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S.Africa: Soweto: Blacks don't want to pay for water

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  • pbs@iafrica.com
    From: WWW.AfricanCrisis.Org [Blacks don t like paying for anything - even when it is their own country. They steal electricity by engaging in illegal hookups.
    Message 1 of 1 , May 3, 2005
      From: WWW.AfricanCrisis.Org
      [Blacks don't like paying for anything - even when it is their own
      country. They steal electricity by engaging in illegal hookups. They
      don't want to pay for telephones. They don't want to pay for water.

      Why do we Whites want to associate ourselves with such a race of thieves
      and losers? Jan]

      Tensions ran high as angry Soweto residents rampaged through the streets,
      pulling out newly installed water pipes.

      About 300 White City residents, protesting under the banner of the
      Anti-Privatisation Forum (APF), gathered at a local soccer ground
      yesterday to voice their opposition to a move by Joburg Water to install
      pre-paid water meters at their homes.

      "Away with the council's water meters, away!" shouted the crowd.

      According to Smangele Ngubane, a spokesperson for the protesters,
      residents had been taken by surprise last month when council workers
      descended on the township and started digging trenches to install the
      meters "without our consent".

      "This project has caused a lot of confusion among the residents. We have
      been told that under the new system, people will only be able to access
      water if they have paid for it. That sounds ridiculous because, since I
      grew up here, we have never had to pay for water," said Ngubane.

      She claimed that the council had used threats to get the community to
      accept the new system.

      "In some instances, people have been told that if they don't accept it,
      they would be evicted from their houses. Others have been told that they
      would have their water supply cut off, while pensioners have been
      threatened with the withholding of their monthly grants."

      Sabina Molefe (60) said she could not be expected to be able to pay for
      water on her monthly pension, which she used to support four other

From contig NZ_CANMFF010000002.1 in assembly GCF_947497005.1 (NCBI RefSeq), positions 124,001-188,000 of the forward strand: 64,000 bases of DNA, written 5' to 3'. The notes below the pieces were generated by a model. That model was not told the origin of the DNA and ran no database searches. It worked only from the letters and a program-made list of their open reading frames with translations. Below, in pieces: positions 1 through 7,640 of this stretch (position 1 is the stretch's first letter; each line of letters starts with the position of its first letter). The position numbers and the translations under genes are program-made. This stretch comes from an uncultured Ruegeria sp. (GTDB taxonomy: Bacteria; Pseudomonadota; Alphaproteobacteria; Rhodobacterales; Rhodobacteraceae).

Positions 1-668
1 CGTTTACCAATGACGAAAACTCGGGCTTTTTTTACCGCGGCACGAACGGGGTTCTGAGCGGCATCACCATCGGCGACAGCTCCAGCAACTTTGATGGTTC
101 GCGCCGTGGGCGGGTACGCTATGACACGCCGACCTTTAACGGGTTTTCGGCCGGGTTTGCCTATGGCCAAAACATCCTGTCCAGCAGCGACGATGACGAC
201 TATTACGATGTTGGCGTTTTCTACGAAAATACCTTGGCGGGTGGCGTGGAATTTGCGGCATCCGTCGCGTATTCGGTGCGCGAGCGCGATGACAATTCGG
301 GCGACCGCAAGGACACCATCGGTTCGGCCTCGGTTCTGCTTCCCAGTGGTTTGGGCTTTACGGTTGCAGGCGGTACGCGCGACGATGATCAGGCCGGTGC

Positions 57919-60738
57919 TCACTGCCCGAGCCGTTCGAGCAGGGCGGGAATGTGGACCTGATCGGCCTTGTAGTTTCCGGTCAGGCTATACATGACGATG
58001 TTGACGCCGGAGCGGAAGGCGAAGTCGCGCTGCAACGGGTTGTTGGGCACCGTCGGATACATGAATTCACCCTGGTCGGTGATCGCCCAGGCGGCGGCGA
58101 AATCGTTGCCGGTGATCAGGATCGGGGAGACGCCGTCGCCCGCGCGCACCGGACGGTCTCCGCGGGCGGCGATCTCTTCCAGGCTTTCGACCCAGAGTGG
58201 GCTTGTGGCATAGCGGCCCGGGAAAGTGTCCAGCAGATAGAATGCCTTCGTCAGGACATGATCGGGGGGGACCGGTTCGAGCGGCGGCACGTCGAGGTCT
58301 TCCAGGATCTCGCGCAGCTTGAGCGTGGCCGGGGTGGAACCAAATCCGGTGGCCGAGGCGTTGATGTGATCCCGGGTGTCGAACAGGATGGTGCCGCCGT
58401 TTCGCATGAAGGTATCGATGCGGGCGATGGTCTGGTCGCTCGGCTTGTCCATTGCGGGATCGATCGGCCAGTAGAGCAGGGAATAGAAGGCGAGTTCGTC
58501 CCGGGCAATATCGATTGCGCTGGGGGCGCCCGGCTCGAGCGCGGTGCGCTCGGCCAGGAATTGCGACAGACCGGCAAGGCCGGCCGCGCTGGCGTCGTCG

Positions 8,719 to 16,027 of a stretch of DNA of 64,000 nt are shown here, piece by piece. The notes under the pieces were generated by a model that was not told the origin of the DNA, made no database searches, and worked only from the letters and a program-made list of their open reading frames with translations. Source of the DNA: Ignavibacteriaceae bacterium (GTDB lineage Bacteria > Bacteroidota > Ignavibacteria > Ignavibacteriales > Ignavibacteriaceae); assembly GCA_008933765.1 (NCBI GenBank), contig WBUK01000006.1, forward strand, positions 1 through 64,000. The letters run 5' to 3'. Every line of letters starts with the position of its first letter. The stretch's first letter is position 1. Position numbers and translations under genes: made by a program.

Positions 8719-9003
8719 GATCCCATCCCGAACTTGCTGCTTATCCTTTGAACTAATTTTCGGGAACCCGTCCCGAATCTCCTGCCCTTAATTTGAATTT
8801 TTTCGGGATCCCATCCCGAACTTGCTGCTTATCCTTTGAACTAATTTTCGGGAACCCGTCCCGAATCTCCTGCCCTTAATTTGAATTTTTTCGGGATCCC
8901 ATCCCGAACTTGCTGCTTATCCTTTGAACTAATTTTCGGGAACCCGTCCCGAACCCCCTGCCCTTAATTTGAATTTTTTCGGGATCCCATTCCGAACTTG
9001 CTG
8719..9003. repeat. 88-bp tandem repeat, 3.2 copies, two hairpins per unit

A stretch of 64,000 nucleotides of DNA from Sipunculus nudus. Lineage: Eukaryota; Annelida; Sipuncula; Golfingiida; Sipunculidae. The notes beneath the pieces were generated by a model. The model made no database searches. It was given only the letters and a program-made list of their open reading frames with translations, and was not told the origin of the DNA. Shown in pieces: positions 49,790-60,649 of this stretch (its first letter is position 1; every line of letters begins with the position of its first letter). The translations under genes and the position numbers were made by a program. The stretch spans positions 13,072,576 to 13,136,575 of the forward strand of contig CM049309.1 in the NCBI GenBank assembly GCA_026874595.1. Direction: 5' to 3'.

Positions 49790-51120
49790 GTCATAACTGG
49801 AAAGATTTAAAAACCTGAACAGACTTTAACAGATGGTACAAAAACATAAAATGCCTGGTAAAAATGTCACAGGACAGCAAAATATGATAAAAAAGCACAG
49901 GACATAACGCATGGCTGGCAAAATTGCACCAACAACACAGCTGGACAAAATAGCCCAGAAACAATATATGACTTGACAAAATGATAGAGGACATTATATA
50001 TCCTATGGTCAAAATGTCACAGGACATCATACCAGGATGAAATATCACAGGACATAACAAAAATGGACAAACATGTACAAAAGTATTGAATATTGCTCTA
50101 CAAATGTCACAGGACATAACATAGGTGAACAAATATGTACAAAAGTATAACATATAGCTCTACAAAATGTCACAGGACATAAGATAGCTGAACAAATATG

members of her family.

      "The government must understand that people are unemployed. We as
      pensioners look after sick people in our homes. How are we going to bathe
      them and wash their clothing if we do not have water?" asked Molefe.

      "We are going to resist any move aimed at forcing us to pay for water,"
      she added.

      Following a heated meeting, residents decided to move into the township
      and pull out the plastic pipes.

      The situation almost turned ugly and tension hung in the air as some
      residents refused to allow the protesters access to their premises.

      One agitated resident told the protesters not to enter his yard because
      he was happy with what the authorities were doing.

      As things calmed down, the protesters agreed to take the pipes to an open
      space, where they were dumped. They dared the council to return to the
      area if they wanted further confrontation with residents.

      APF organiser Trevor Ngwane said the problem was with the privatisation
      of water.

      "It means the poor won't have access to water ... and we believe that
      water is life. This is going to be a crucial issue in the coming local
      government elections," he warned.

      However, Joburg Water spokesperson Jameel Chand described the new system
      as democratic.

      "We are not forcing people to accept the meters. They can either say yes
      or no. We only install the meters on that basis, and there has been a
      very small percentage of people who are saying no," he said.

      According to Chand, of a total of 5 000 households in White City, 4 500
      had accepted the meters. He said the project had encountered resistance
      only from the APF.

      Chand also pointed out that the project was aimed at upgrading
      infrastructure in the townships and putting in some form of metering. He
      indicated that in Phiri, where the system is already in operation, 99% of
      the residents had approved it.

      He also denied the allegations that residents were being coerced into
      accepting the new system.
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